I want you to read that title as rules for right now, not like right now RULES!
Because, frankly, there are some pretty crummy parts to right now that DON’T rule. In fact, there are some that I think are downright awful. These parts will be different for everyone, but the common adventure is that sometimes we end up in a period of time or human experience where all we can do is deal with right now. It’s not a forever time, and it will be over at some point, but for whatever reason, you’re in a space where your normal ways of behaving, processing, receiving input, filtering information, and responding just aren’t getting you what you need.
That’s when it’s a great time to introduce your right now rules. By this, I mean establishing an alternate set of criteria that is still within your integrity but allows for standards of behavior, decision-making and expectations that are specifically catered to and in response to where you’re currently at. For example, if you normally run 3 miles a day and you sprain your ankle during an epic trampoline contest and need to take a few weeks off, it would not make sense to continue to berate yourself every single day because you didn’t run your 3 miles. Nope. You’d be living by a set of right now rules that might say, “I can’t run today, but I will do some stretching instead.” Or – you may even find a set of right now rules that say, “I can’t run, but I’ve really been wanting to take an e-course in the art of sculpting glitter clay, and I want to use the time for that instead.”
However, one of the fallacies that often goes unquestioned is that there has to be a physical reason or a large-scale existential crisis in order to JUSTIFY having right now rules. Well, friend, I’ve got good news for you: you can throw that thought right into the rubbish bin! You can set up your own right now rules whenever you darn well please and for whatever reason pops into your overthinking, overburdened brain.
I recently played with a set of right now rules that only lasted for 4 days! It was an incredibly busy, overscheduled 4 days – one of those periods of time where you look at the calendar and wonder how in the actual f**k so many things ended up in the same time span. I shifted away from one of my rules of setting my alarm for a pre-5:00 am wake up, and I instituted a new rule that I was allowed to sleep until 5:30! (I know – I’m such a rebel sleeping in so late…) I also instituted a rule that takeout dinner 4 days in a row was completely acceptable and should ONLY be met with complete non-judgment. And lastly, my partner and I established a rule that any snippiness, snarkiness, or frustration between us didn’t warrant a marathon conversation and in-depth review unless one of us really felt it was merited. Oh – and if we did (which we didn’t) – said exploration could only occur AFTER the 4 day time period had been survived.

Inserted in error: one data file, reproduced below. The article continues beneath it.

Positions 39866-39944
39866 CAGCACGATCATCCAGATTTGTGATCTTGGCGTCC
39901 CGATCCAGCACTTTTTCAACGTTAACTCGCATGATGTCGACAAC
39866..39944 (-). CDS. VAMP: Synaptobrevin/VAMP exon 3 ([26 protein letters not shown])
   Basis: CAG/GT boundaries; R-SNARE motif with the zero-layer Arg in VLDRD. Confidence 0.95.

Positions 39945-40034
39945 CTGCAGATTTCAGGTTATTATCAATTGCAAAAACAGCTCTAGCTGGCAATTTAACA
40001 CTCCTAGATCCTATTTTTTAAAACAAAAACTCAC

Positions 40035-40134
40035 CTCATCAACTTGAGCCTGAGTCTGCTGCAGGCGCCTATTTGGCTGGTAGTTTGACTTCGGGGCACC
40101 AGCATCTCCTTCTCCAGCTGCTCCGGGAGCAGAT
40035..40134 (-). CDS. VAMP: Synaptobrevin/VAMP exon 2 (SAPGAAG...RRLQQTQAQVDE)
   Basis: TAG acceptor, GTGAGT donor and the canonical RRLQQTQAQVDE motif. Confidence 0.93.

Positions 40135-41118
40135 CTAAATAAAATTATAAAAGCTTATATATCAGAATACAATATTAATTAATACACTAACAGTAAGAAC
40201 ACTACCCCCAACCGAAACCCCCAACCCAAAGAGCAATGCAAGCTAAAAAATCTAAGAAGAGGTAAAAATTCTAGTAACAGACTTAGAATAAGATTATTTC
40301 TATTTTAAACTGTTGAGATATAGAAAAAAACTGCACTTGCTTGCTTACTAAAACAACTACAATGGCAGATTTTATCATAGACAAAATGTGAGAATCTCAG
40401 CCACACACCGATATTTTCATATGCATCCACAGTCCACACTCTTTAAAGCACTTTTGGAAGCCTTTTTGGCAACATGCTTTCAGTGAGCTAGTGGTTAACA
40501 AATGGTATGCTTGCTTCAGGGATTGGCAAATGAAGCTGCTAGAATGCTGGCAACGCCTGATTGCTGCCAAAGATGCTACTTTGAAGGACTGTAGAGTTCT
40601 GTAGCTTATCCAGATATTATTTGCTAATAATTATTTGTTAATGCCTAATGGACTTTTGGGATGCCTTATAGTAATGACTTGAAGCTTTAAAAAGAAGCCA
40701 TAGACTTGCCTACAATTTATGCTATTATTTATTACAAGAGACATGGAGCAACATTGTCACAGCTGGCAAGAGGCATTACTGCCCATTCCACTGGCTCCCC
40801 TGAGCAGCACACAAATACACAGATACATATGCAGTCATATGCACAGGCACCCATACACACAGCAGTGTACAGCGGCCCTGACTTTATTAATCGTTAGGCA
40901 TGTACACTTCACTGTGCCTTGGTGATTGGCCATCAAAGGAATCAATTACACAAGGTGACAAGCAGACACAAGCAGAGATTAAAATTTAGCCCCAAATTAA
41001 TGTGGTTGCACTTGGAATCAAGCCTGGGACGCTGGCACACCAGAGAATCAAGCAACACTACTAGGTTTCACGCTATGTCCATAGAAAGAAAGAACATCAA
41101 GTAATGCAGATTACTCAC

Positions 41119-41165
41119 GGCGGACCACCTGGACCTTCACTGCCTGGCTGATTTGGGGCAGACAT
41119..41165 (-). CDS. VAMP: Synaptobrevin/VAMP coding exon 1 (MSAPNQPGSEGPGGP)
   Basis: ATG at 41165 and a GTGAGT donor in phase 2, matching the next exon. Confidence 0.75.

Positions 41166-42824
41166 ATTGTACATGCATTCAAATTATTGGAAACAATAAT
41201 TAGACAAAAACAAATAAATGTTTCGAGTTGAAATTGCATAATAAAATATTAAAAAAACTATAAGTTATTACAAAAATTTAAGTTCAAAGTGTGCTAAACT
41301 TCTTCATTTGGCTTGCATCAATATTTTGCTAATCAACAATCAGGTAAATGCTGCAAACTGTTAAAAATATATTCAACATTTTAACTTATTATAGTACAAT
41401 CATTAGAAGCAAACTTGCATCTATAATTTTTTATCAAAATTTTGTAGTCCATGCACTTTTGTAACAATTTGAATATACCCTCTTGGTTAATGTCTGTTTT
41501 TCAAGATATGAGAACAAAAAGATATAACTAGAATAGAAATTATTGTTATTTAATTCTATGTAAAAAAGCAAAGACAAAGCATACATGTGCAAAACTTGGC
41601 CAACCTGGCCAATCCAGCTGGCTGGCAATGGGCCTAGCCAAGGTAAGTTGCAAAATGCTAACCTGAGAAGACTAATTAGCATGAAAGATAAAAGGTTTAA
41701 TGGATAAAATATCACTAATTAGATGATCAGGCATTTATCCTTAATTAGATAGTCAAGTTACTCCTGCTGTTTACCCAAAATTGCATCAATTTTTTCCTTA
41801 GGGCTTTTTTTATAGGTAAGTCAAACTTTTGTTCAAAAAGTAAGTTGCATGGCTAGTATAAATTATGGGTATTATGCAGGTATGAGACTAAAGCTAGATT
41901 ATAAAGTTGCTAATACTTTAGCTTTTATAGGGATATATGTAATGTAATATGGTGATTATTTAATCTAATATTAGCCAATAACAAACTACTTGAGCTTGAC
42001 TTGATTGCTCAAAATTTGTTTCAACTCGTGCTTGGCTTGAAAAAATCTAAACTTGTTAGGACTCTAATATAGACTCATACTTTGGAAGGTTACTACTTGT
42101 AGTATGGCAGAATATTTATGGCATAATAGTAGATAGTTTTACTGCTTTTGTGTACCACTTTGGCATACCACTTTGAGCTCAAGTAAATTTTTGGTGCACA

I’ve also played with much higher-impact sets of right now rules like when I’ve encountered toxic coworkers, or when I’ve known I was leaving an organization but still had 3 weeks to get through, or when I had a fully-scheduled day planned but woke up with a gut feeling that today was not actually the day I was going to get it all done. And yeah, I’ll throw March-December of 2020 and all of 2021 so far in there as well!
I believe thoughts should be questioned – especially thoughts that cause us pain or don’t make us feel good. Exploration here can lead us to new ways of thinking and feeling, and often those new ways of thinking and feeling require us to create new rules…or abandon the rules altogether! Creating right now rules allows you to experiment and see what’s actually right for you rather than forcing yourself into a rigid set of requirements that don’t quite fit for where you’re at.
And oh yeah – have some FUN with this one! Try putting together some mini sets of right now rules and play a bit with it. Every time I do this, I’m pleasantly surprised and also made aware of how many places I have unquestioned “rules” that dictate my thoughts, feelings and actions more than I would like them to.